HMCTS online divorce has 2,600 applications
11 June 2018
Courts & Tribunals Judiciary
In his Sir Henry Brroke annual lecture, titled The Age of Reform, given on 7 June 2018, (see link above) Lord Burnett of Maldon said:
"Significant reforms of the civil and family courts have been tested via pilot schemes, such as the onl ine c ivil m oney c laims pilot – commonly, if inaccurately, referred to as the online court - the probate pilot scheme and the online divorce pilot scheme. These pilots are working well.
First, I mention the online divorce pilot. The pilot has now mov ed to general availability since 1 May. Over 600 applications were received in the first week and a total of 2,600 as of this Monday. In the paper - based world, an uncontested divorce requires a petitioner to fill out a form and file it with the court. Man y people fill them in themselves others pay lawyers to do it for them. They are not difficult but the rejection rate illustrates how lawyers sometimes fail to appreciate that what is our meat and drink proves indigestible for others. 40% of those forms have to be sent back to the applicant. They are rejected because they had not been completed properly. The form checking is done by District Judges or fee paid deputies. It is mind - numbing work which does not call for the skill of a judge or the cost involve d in deploying a judge to such work. But a 40% rejection rate also wastes the time of the petitioners and of H M C T S in processing the forms. The paper form takes a petitioner about an hour to complete. The new online process takes roughly 25 min utes; less than half the time. And it is designed (as with so much we all do online) to prevent a person moving on to the next stage unless the earlier stage has been completed fully and correctly. The rejection rate is now only 0.5%. The benefits all rou nd are enormous. The President of the Family Division has been singing its praises at every turn. It is the shape of things to come".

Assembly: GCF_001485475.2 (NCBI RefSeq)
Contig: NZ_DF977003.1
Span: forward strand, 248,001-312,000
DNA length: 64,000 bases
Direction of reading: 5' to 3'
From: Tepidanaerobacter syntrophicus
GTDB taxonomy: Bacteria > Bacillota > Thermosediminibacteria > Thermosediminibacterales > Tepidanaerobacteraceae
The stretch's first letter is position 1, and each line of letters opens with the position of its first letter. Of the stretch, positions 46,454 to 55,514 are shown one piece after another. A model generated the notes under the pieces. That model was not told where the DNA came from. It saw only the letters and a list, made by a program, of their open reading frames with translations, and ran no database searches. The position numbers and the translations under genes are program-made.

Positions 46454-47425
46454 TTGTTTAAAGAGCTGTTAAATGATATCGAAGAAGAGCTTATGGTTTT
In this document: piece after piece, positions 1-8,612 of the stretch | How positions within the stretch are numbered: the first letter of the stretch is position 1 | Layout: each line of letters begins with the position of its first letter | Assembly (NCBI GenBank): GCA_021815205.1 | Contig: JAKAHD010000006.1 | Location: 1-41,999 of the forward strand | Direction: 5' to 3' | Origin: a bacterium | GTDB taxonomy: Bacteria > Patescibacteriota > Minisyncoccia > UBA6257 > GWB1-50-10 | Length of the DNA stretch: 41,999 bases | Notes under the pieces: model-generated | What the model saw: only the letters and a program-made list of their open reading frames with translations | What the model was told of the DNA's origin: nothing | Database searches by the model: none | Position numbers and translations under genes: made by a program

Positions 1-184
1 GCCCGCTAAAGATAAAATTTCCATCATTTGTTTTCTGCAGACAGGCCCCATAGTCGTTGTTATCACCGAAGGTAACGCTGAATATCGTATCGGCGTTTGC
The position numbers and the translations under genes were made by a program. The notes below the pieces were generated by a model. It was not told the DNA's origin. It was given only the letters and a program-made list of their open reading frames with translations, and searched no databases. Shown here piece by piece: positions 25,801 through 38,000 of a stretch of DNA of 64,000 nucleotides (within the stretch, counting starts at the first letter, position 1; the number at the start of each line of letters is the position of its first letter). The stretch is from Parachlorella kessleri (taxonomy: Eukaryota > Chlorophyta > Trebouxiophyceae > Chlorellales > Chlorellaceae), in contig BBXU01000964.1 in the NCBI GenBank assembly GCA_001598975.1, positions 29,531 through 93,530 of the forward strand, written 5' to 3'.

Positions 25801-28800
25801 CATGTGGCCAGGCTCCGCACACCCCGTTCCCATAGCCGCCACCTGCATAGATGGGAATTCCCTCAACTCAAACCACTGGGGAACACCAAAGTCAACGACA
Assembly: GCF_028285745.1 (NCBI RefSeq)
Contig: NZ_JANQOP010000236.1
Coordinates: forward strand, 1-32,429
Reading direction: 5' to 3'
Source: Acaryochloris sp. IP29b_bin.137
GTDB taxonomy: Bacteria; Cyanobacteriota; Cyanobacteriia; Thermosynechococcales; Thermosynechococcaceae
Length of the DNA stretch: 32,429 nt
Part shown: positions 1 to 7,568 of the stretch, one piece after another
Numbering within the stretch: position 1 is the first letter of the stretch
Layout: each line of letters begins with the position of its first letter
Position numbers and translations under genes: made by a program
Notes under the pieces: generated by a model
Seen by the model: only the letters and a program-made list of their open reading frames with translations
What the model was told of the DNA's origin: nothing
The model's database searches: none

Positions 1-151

Divorce & family law solicitor said, "The online version for solicitors is still to be launched". He added, those acting in person should be aware that the divorce itself does not resolve finances which requires a separate application. Moreover, applying for decree absolute before such resolution could ruin certain pension rights".